By George W. Russell

Hot-button issues from Mainland migrant worker rights to mental illness in Hong Kong were among the subjects of this year’s crop of documentaries by JMSC Master of Journalism students.

Six documentaries, each lasting 12-17 minutes, were shown to HKU staff, students and members of the public at a screening in the Chong Yuet Ming Building on 19 May.

“Watching the students’ final projects at the screening, I am quite amazed at the progress the MJs have made during the past 12 weeks,” said Ruby Yang, the Oscar-winning director who is an Honorary Professor at the JMSC and an instructor for the course.

Other subjects tackled were idol-band fans in China, the Sikh religion, the aesthetics of beauty and sexuality, and the doyenne of Hong Kong dance teachers. “Although these are ambitious projects for first time documentary video makers, they’ve worked really hard, especially during the editing period, to accomplish really nice pieces,” said Nancy Tong, Visiting Associate Professor at the JMSC and another course instructor.

The documentaries reflected the students’ diverse cultural backgrounds with dialogue in Cantonese, Mandarin, English, and Punjabi. “It’s great to see their different background did not hinder their collaboration but actually benefitted their understanding of different cultures,” said Tong.

If it is possible is a 17-minute film about former Foxconn worker Zhang Feng, who advocates labour rights through his music. Zhang, from Hubei province, leads a Shenzhen-based band named Pentagram and has become an unofficial spokesman for China’s 277 million migrant workers.

Zhang’s sometimes provocative statements – “If we make good use of [music], our thoughts will not be easily controlled… our message will not be manipulated” – have sometimes got him in trouble with his family, the authorities and his employers.

Unsurprisingly Zhang was reticent over being the main subject of a documentary. “For me, the biggest challenge was to obtain trust from our main character,” said Jia Yizhen, a member of the documentary team.

Meanwhile, What is beauty looks at the aesthetics of the human body, both as a abstract subjective point of view and as a sexualized commodity, through the eyes of Luna, a photographer and model, and Jerry, also a photographer. “During the process we also had to ask ourselves, what is beauty for us, where is our aesthetics from, will it influence our project, how can we present beauty,” said Yang Deng, who did the camerawork.

The two subjects have different approaches to their work, so the documentary makers brought them together. “The most challenging part was to write up a storyline in order to contrast the two main characters,” said editor Jason Chan.

Another documentary, Fantasy, looks at the loyal fans of the Guangzhou-based all-woman pop-music group 1931. The documentary chronicles the obsessive nature of fandom as expressed by the young single men who document the band’s every move. “By joining their gatherings, eating out with them and drinking beer seemed work out to let them talk,” said Juliette Li, a documentary team member.

The filmmakers draw parallels with the lonely and frustrating life of He Jieling, known as Paopao, a member of 1931. “We got to chat with her without the manager,” said Li. “It was her one day off so the manager was less vigilant. Maybe [he was] too tired to follow us as well.”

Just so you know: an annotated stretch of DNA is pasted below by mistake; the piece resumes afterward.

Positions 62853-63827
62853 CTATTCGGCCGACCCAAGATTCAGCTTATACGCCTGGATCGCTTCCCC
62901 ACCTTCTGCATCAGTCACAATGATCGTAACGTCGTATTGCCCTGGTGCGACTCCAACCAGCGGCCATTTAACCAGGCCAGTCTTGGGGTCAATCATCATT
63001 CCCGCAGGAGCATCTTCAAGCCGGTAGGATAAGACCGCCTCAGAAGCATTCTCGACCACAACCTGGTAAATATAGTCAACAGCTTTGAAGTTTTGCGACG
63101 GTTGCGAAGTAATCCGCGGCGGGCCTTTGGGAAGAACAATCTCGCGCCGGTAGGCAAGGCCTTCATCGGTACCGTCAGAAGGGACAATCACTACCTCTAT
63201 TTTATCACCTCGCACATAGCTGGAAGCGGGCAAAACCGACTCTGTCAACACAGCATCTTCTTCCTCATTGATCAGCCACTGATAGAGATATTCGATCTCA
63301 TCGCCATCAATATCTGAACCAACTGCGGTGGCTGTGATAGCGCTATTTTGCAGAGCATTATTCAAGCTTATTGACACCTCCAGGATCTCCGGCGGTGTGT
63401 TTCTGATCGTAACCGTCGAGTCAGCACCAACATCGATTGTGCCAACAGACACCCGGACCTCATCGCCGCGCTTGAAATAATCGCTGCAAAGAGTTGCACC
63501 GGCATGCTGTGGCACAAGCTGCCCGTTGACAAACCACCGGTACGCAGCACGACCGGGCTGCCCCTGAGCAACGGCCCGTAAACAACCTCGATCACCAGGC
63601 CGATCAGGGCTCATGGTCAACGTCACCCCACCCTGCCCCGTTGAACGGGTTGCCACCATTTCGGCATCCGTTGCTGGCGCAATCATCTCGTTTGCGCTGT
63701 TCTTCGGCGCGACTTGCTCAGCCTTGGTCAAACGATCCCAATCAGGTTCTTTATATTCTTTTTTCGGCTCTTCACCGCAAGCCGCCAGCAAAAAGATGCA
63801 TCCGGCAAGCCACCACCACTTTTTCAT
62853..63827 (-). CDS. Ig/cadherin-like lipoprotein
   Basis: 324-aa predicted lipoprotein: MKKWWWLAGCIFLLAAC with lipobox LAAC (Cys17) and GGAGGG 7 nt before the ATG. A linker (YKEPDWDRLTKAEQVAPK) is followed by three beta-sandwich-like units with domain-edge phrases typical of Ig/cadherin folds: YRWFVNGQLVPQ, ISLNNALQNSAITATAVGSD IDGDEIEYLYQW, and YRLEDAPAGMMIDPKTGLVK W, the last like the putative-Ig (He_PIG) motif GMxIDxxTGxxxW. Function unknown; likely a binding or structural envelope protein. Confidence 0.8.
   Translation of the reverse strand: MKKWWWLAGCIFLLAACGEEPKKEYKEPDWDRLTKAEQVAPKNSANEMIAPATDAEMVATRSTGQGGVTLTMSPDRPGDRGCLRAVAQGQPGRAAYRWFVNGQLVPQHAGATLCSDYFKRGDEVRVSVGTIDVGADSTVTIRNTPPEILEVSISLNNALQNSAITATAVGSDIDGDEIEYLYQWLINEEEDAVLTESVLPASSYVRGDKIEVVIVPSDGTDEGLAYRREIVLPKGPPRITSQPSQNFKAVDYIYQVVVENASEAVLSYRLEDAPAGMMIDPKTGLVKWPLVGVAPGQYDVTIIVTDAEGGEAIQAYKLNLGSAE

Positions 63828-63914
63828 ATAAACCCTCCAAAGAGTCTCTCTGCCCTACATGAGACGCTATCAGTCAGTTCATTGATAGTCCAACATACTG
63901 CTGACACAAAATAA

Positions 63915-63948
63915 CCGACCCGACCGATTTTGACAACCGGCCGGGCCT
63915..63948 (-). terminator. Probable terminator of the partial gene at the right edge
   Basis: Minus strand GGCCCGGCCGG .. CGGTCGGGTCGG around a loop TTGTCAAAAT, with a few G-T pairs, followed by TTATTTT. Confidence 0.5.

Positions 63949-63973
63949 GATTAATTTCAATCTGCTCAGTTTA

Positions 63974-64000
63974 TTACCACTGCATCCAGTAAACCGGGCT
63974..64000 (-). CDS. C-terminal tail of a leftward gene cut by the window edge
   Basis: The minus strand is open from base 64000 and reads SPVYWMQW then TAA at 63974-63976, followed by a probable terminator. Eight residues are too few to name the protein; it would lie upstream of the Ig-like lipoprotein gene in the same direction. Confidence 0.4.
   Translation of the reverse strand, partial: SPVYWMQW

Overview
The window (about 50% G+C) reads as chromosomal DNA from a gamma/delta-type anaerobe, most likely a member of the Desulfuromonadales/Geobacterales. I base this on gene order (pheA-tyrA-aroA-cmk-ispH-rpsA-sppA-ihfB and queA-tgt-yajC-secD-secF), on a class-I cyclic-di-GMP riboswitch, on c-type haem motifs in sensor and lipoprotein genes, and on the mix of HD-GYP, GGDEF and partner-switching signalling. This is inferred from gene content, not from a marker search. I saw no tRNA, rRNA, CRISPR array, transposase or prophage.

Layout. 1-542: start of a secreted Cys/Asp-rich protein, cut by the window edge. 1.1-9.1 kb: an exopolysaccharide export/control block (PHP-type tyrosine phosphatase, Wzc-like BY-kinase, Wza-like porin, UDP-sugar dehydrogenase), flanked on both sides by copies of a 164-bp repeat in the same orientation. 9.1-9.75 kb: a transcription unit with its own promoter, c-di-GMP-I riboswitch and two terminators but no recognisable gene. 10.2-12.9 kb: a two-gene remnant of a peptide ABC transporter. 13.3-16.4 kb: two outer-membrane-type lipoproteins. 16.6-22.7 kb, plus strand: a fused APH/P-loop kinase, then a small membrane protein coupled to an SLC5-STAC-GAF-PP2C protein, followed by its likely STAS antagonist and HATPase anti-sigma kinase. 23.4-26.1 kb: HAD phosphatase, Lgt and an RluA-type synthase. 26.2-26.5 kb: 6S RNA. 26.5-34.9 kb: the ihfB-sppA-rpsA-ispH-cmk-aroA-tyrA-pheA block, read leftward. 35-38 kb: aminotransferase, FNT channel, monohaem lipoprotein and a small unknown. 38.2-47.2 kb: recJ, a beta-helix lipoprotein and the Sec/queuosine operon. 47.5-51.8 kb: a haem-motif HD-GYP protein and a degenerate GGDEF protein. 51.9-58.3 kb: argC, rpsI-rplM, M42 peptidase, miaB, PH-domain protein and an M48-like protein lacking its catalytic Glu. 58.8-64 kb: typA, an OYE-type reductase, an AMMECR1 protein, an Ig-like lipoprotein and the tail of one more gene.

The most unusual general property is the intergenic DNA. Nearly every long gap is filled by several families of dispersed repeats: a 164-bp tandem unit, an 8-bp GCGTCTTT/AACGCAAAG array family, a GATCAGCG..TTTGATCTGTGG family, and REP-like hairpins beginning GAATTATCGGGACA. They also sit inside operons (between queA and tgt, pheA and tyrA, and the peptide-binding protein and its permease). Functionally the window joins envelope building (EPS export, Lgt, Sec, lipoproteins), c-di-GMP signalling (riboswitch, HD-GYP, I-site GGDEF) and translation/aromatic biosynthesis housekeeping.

Longing is a study of a controversial issue in Hong Kong: mental illness, which is believed to afflict—to some degree—one in seven people in the city. The documentary team interviewed three people willing to discuss their conditions, how they were being treated, and the reactions they faced from family, co-workers, and society at large.

The film traces their stories amid complex imagery of the city. “Editing is the most difficult part,” said Laurel Qiu. “We had to reach an agreement on what key message we want to deliver, how to arrange so many different types of B roll, and what effects we should use.”

Khalsa, The Pure explains the rites and rituals of Sikhism, a religion followed by 25 million people around the world, including a small minority in Hong Kong. Much of the footage was filmed at the Sikh gurudwara, or temple, in Wan Chai.

“I had to make sure that none of their rituals got disrupted with us shooting around,” said director Sonali Vasnani. “Eventually, everyone in the temple was very hospitable towards us, just making us feel like we are part of the family.

Finally, Prima Ballerina profiles Joan Campbell, principal of the Carol Bateman School of Dancing, Hong Kong’s oldest ballet school. She tells of the ups and downs of her 60-plus years in Hong Kong, the joys of her family life, her continuing connections with students, and her amusing struggles with Cantonese.

“Not only does she have amazing stories, she is also a very enthusiastic and humorous person, who brought our documentary to life,” said team member Maria Cristhin Kuiper.

Visit the JMSC YouTube channel to watch the full-length films:

Fantasy, by Yuqin Huang, Juliette Li, Alex Meccheri and Bingyi Ni

If it is possible, by Wan Huang, Yizhen Jia, Jonas Kelsch and Hao Zhang

Khalsa, The Pure, by Jayson Albano, Ivy Tang, Sonali Vasnani and Xiaoxi Wu

Longing, by Gigi Chiu, Laurel Qiu, Kristina Shperlik and Han Zhang

Prima Ballerina, by Maria Kuiper, Aston Law, Hoi Shan Li and Deming Zhang

What is beauty, by Jason Chan, Yang Deng, Angie Hui and Pan Lan

7 June 2017

Documentary makers take on tough issues in Hong Kong and the Mainland

By George W. Russell Hot-button issues from Mainland migrant worker rights to mental illness in Hong Kong were among the subjects of this year’s crop of documentaries by JMSC Master of Journalism students. Six documentaries, […]